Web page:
Similarly, online currently has a relatively low reach in India as a pre-purchase research tool. In India, 12 per cent of women use the internet to pre-select designs or learn more about diamond jewellery. In more advanced markets, the proportion is higher, with over a fifth of Chinese women and around a third of American women using online as a research channel.

However, as internet penetration and sales of smartphones accelerate, online is likely to become more important in India, both as a sales channel and a research tool. The young generation is driving growth of online, and the incidence of online diamond jewellery purchasing among women aged 18-25 was three per cent in 2013, three times higher than the overall online diamond jewellery buying rate. Online is also used more frequently for diamond jewellery purchasing by the Elites (two per cent of all purchases). The combination of a youthful and affluent user base makes online a valuable tool for growing diamond sales at present and even more so in the future.

C O N C LU S I O NIt is evident that the Indian consumer market presents a significant growth opportunity for diamonds. The sector is diverse, with three distinct and very different consumer segments that will require differentiated approaches by diamond retailers in order to realise the growth opportunity. The most successful retailers of the future will need to employ a variety of approaches, including effective consumer messaging and positioning of diamonds for different occasions to different audiences; strengthening of retail and diamond jewellery brands; compelling marketing; and developing modern retail formats with an online presence.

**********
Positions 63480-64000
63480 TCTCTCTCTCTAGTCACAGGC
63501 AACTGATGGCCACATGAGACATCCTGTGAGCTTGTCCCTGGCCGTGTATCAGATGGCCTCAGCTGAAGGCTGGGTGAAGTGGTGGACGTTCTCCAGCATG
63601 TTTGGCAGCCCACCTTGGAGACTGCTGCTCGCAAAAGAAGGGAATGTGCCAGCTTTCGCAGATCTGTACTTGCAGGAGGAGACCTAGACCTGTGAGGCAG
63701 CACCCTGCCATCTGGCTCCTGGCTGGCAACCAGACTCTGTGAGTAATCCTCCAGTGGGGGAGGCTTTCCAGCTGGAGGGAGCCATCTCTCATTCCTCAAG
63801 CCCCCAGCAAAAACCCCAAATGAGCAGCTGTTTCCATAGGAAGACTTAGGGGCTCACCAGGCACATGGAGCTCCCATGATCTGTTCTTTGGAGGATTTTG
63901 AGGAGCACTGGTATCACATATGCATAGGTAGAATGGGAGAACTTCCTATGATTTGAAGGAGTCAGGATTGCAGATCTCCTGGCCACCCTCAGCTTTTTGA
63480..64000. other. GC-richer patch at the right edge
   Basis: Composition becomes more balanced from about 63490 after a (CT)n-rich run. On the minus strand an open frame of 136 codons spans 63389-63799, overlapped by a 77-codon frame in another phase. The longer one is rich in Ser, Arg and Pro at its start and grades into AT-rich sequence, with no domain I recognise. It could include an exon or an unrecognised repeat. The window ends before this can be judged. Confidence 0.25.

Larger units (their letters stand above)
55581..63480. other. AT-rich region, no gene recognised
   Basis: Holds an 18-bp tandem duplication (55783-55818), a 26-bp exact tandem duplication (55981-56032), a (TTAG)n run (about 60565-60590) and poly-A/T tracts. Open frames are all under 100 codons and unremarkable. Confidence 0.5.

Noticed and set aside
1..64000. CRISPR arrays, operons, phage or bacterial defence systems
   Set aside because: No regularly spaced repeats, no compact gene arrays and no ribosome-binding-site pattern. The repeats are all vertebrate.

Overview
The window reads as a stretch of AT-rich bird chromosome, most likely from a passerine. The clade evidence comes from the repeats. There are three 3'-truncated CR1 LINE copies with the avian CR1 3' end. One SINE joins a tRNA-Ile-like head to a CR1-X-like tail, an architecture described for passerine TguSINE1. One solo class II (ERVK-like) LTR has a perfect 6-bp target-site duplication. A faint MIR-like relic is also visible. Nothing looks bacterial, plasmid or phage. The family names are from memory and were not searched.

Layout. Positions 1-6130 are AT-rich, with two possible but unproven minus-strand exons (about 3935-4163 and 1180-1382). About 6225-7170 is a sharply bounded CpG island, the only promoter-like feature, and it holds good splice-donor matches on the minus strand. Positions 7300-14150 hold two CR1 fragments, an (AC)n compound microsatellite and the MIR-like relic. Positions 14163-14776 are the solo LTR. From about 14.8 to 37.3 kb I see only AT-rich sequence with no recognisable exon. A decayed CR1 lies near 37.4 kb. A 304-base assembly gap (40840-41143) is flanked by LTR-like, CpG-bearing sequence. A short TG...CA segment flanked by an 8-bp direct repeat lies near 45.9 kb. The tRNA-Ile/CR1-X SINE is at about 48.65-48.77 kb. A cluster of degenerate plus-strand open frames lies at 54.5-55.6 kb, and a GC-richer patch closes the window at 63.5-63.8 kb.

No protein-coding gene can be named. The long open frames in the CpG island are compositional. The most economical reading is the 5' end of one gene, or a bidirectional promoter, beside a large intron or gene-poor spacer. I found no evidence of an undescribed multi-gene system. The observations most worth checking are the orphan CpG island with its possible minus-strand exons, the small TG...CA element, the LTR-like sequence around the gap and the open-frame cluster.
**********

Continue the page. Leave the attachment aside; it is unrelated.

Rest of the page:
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F O O T N O T E S

1 USA Bureau of Labor Statistics, Quarterly Tracking on Number of Jewelry Establishments

2 IBISWorld research and analysis firm, 2015

3 Blue Nile www.bluenile.com/showcase-collection-seattle

4 Gemological Institute of America www.gia.edu/gia-news-research-zbird-industry-hsu

5 Mindshare, China

6 Ministry of Mines, Chamber of Mines Zimbabwe www.mineweb.com/news/diamonds-and-gems/zimbabwe-2014-diamond-exports-down-34/; De Beers analysis

7 Mining.com www.mining.com/web/commissioning-of-grib-complex-marks-successful-implementation-of-modular-plant-design ALROSA http://eng.alrosa.ru/alrosa-launches-mining-on-karpinskogo-1-pipe

8 Gem Diamonds www.gemdiamonds.com/gem/en/operations/botswana

9 ALROSA http://eng.alrosa.ru/alrosa-launches-mining-on- botuobinskaya-pipe

10 Stornoway Diamonds www.stornowaydiamonds.com/English/our-business/renard-project/default.aspx

11 Rapaport www.diamonds.net/News/NewsItem.aspx?ArticleID=50149

12 ALROSA http://eng.alrosa.ru/alrosa-commissions-udachny-underground-mine

13 Dominion Diamond Corporation www.ddcorp.ca/investors/news-single?id=1993309

14 Dominion Diamond Corporation www.ddcorp.ca/investors/news-single?id=2025431

15 Calculated based on nominal (ie non-inflation adjusted) terms

16 Oxford Economics Forecasts, June 2015

17 Oxford Economics Forecasts, June 2015

18 Oxford Economics Forecasts, June 2015

19 IMF World Economic Outlook, April 2015

20 UN Population Division

21 PwC, ‘World in 2050’, February 2015

22 Mindshare India; calculated in real terms at today’s exchange rate

23 Fashion and Beauty Sector India – Market Entry Opportunities for UK Companies’, UK India Business Council, 2014

A glossary containing the technical terms used within this report can be found at www.debeersgroup.com/glossary.

The Diamond Insight Report 2015FOREWORD EXECUTIVE SUMMARY 40GLOBAL CONSUMER DEMAND ROUGH DIAMOND PIPELINE IN FOCUS

Page 43: In Brief 2015€¦ · differentiation, distinctive design, authenticity and quality. This is more prevalent in the US – where four in five retailers stock brands – but developing

Please note that the names and/or brands of third party organisations referred to in this publication may include registered or unregistered trademarks of such brand owners.

De Beers UK Limited is a member of The De Beers Group of Companies and is a limited liability company, incorporated in England and Wales (Registered Number 02054170) with its registered office at 17 Charterhouse Street, London, EC1N 6RA. De Beers™, Forevermark™, and ™ are trademarks of The De Beers Group of Companies. © De Beers UK Limited 2015. All rights reserved.

Page 44: In Brief 2015€¦ · differentiation, distinctive design, authenticity and quality. This is more prevalent in the US – where four in five retailers stock brands – but developing

D E   B E E RS U K LT D1 7 C H A RT E R H O U S E ST R E E T